The JFC (Joint Foreign Chambers) worked with a cross-section of PHL society and came up with the seven industry winners that would attract major FDIs and generate millions of jobs and raise GDP to approximate those of our neighbors yet where was the unequivocal support from us? Or were they too narrow for government to focus on when we have scores of industries that want government support? But that precisely spells “crab mentality” which has undermined PHL progress and development – and not surprisingly, because it runs counter to Pareto.

Does Pinoy abilidad trump all? And so we would read editorials like: “For two decades, Japan borrowed and spent the money to build massive infrastructure projects like bullet trains, subways and dams. It did not work to improve the economy. Now Japan’s debt is so great that it is mathematically impossible for the debt ever to be repaid . . . Two underlying factors have kept the Philippine economy stable in the 21st century: a prudent banking system and responsible government and private-sector borrowing.” [Balancing spending and debt, Business Mirror Editorial, 22nd Dec 2014]

But that take on Japan speaks to a very narrow slice of reality. [Disclosure: as an MNC manager, I covered Japan during the period in question.] Japan’s lost decades have been sliced and diced and the bigger picture goes like this: “Since Japan’s real estate and stock market bubble burst in the early 1990s, companies have focused on cutting debt and shifting manufacturing overseas. Wages stagnated and consumers reined in spending. That led to two lost decades, with no nominal growth in the economy. Prices . . . kept falling, creating deflation that sapped optimism.” [Japan’s Economic Shock Therapy, Andy Sharp,, 14th Dec 2014]

“. . . Japan’s . . . Prime Minister Shinzo Abe is pushing a bold strategy . . . It’s shock therapy for an economy that’s been stagnant for 20 years and was overtaken  by China in 2010 as the world’s second-largest. Abenomics departs from the piecemeal measures of previous leaders and antagonizes powerful political constituencies. Abe tells voters that the strong economic medicine he has pursued over the last two years is Japan’s last chance to remain a world power, framing his policies as a matter of national security.”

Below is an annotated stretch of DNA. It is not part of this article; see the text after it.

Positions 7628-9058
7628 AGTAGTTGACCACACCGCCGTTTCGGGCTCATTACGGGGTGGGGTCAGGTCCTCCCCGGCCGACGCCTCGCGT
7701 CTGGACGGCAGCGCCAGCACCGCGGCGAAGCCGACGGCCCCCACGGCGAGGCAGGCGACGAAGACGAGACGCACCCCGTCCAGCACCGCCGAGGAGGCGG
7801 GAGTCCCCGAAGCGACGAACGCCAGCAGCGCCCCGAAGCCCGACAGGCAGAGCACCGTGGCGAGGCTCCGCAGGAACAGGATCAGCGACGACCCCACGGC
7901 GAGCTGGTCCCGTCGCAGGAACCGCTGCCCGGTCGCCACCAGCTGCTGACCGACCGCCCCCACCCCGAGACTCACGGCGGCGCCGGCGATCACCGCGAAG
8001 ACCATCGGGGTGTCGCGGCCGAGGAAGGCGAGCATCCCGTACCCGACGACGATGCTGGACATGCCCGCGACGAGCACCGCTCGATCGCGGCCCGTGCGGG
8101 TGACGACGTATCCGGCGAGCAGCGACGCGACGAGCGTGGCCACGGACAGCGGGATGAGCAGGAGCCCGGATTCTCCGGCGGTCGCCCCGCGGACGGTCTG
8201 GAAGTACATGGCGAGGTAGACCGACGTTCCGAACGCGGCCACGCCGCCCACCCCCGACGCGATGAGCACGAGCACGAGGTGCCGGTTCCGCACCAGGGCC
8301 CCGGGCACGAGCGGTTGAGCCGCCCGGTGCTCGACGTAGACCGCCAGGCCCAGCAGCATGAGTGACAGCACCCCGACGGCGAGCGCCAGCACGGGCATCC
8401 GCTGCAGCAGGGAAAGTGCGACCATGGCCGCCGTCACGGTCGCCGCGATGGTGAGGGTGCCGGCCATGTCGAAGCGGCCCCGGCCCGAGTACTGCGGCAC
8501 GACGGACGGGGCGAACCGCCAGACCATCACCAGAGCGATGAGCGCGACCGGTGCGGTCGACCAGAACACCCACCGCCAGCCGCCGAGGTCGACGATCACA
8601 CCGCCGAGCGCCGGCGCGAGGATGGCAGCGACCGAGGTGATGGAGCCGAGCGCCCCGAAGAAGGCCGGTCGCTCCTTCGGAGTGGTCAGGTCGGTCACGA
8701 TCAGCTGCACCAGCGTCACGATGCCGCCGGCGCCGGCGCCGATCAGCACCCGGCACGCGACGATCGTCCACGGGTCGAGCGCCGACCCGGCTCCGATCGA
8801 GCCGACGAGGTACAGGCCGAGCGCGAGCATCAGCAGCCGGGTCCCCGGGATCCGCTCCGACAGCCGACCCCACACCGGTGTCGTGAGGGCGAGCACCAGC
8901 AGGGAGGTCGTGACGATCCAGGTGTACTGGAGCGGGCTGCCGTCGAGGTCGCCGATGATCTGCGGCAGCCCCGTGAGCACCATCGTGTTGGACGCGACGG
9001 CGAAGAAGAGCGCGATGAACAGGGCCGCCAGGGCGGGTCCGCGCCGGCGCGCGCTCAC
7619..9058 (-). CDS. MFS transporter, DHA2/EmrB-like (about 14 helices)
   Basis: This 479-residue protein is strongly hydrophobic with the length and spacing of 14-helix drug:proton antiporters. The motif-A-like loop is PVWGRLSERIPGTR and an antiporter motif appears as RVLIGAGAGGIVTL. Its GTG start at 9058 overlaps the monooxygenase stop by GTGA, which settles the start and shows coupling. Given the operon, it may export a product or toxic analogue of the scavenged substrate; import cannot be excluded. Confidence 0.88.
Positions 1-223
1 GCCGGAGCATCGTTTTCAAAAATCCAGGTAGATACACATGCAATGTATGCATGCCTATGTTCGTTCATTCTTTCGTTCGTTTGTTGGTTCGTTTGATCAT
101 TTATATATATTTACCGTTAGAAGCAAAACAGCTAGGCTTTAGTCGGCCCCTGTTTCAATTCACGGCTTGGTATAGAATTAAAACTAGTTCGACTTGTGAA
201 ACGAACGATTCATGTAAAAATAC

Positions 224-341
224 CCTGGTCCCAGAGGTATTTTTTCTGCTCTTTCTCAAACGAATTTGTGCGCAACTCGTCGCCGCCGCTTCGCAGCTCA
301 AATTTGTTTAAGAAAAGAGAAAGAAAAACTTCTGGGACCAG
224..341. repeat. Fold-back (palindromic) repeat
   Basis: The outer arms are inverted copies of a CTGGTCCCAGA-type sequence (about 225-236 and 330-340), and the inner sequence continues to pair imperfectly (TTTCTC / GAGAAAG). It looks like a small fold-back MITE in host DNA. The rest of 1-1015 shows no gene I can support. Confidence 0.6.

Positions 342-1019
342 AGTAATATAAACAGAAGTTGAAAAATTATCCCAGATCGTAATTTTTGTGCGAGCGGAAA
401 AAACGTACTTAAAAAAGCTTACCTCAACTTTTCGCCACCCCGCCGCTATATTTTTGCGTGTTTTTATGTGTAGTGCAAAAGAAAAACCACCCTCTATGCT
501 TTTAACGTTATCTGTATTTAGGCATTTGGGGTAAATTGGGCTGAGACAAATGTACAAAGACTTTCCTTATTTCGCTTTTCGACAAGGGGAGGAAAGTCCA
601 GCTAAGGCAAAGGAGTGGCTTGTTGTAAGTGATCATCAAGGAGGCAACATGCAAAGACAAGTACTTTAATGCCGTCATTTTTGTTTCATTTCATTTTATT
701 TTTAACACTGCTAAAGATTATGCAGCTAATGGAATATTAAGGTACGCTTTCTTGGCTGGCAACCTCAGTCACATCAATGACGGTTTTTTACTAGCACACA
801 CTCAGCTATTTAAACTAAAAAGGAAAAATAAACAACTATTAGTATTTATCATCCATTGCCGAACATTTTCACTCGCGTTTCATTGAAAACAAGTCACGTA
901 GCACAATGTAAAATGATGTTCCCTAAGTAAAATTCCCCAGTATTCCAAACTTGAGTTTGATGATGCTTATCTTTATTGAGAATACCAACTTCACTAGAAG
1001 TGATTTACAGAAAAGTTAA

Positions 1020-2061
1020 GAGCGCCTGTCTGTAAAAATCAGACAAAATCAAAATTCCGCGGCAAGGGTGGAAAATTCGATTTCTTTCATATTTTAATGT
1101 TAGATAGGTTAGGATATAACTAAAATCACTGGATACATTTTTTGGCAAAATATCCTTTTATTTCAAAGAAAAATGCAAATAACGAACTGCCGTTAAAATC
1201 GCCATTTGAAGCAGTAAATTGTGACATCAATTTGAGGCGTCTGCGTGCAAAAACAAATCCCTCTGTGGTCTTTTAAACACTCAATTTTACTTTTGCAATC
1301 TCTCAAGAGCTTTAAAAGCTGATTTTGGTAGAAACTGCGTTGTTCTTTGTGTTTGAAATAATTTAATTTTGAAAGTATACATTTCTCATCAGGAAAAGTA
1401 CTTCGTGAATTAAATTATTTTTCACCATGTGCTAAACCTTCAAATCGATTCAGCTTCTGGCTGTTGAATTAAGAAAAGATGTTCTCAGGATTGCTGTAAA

Still, we would want to give credit where credit is due: “Palace gives positive summing up of 2014,” Federico D. Pascual Jr., Postscript, The Philippine Star, 25th Dec 2014.

“Ringing a positive Christmas note, Malacañang trotted out comparative figures . . . showing a statistical selfie of sorts of its accomplishments toward the end of year 2014. To have some kind of base, the Palace compared what it has accomplished to what previous administrations had.”

And they covered: Average GDP (Gross Domestic Product) Growth; PSE (Philippine Stock Exchange) Index; Rating; Foreign Direct Investments (FDI); Tax Effort (Tax Revenue-to-GDP Ratio); CCT Beneficiaries; PhilHealth Coverage (beneficiaries); Employment Rate; Education Budget; Tourist Arrivals.

Where do we net out? For example, “PH needs fully integrated steel industry to be competitive,” Amy R. Remo, Philippine Daily Inquirer, 24th Dec 2014. What is noteworthy about this article is that it recognizes “constraints” beyond the steel industry.

“If adequately addressed, these constraints—called “key enablers” by the Men of Steel—are expected to help Philippine enterprises compete on equal footing with their Asean counterparts . . . These were identified as infrastructure (referring to roadways, bridges, airports, seaports, farm irrigation systems, among others); the availability, reliability and cost of electricity; transportation costs; smuggling; investment incentives; access to credit facilities; soft infrastructure; good governance and foreign trade agreements.”

“‘(These) concerns will definitely need early solutions if Philippine business firms are expected to survive and thrive under the new economic order. We shouldn’t leave them with these handicaps as these could be too heavy and cumbersome to carry into the larger regional business battlefields,’ the paper stated.”

We don’t have to stretch reality . . . and instead recognize and acknowledge our shortcomings. If indeed we are to truly move the nation forward . . . and if we believe in ourselves.

Still, we can’t bite more than we can chew . . . Prioritize. Prioritize. Prioritize . . . and Pareto is the rule of thumb. Happy to New Year!